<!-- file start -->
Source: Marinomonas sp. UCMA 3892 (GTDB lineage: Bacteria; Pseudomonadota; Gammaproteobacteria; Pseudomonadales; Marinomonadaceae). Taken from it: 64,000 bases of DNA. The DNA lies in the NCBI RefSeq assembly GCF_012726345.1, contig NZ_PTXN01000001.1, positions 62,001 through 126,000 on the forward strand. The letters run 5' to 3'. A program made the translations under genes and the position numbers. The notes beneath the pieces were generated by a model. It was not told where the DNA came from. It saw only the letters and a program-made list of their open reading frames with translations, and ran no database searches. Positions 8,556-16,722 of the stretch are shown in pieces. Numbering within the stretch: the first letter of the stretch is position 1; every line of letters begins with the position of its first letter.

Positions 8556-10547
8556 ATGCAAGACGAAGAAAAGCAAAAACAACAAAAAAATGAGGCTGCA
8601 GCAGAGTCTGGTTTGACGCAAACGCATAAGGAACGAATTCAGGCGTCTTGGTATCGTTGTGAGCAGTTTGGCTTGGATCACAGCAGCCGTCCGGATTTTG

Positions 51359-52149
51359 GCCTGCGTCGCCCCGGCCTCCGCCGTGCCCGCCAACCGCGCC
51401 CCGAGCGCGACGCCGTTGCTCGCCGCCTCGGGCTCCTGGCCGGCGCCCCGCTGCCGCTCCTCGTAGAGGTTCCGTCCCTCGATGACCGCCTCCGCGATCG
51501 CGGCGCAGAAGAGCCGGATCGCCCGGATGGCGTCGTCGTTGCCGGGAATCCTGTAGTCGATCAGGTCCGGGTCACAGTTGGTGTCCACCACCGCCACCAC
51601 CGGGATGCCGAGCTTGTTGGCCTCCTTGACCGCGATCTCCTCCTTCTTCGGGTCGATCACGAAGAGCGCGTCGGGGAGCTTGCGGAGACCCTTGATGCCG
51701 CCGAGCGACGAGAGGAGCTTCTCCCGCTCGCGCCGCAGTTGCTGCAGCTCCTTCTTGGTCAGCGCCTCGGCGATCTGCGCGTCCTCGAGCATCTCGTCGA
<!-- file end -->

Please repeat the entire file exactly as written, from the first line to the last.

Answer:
Source: Marinomonas sp. UCMA 3892 (GTDB lineage: Bacteria; Pseudomonadota; Gammaproteobacteria; Pseudomonadales; Marinomonadaceae). Taken from it: 64,000 bases of DNA. The DNA lies in the NCBI RefSeq assembly GCF_012726345.1, contig NZ_PTXN01000001.1, positions 62,001 through 126,000 on the forward strand. The letters run 5' to 3'. A program made the translations under genes and the position numbers. The notes beneath the pieces were generated by a model. It was not told where the DNA came from. It saw only the letters and a program-made list of their open reading frames with translations, and ran no database searches. Positions 8,556-16,722 of the stretch are shown in pieces. Numbering within the stretch: the first letter of the stretch is position 1; every line of letters begins with the position of its first letter.

Positions 8556-10547
8556 ATGCAAGACGAAGAAAAGCAAAAACAACAAAAAAATGAGGCTGCA
8601 GCAGAGTCTGGTTTGACGCAAACGCATAAGGAACGAATTCAGGCGTCTTGGTATCGTTGTGAGCAGTTTGGCTTGGATCACAGCAGCCGTCCGGATTTTG

Positions 51359-52149
51359 GCCTGCGTCGCCCCGGCCTCCGCCGTGCCCGCCAACCGCGCC
51401 CCGAGCGCGACGCCGTTGCTCGCCGCCTCGGGCTCCTGGCCGGCGCCCCGCTGCCGCTCCTCGTAGAGGTTCCGTCCCTCGATGACCGCCTCCGCGATCG
51501 CGGCGCAGAAGAGCCGGATCGCCCGGATGGCGTCGTCGTTGCCGGGAATCCTGTAGTCGATCAGGTCCGGGTCACAGTTGGTGTCCACCACCGCCACCAC
51601 CGGGATGCCGAGCTTGTTGGCCTCCTTGACCGCGATCTCCTCCTTCTTCGGGTCGATCACGAAGAGCGCGTCGGGGAGCTTGCGGAGACCCTTGATGCCG
51701 CCGAGCGACGAGAGGAGCTTCTCCCGCTCGCGCCGCAGTTGCTGCAGCTCCTTCTTGGTCAGCGCCTCGGCGATCTGCGCGTCCTCGAGCATCTCGTCGA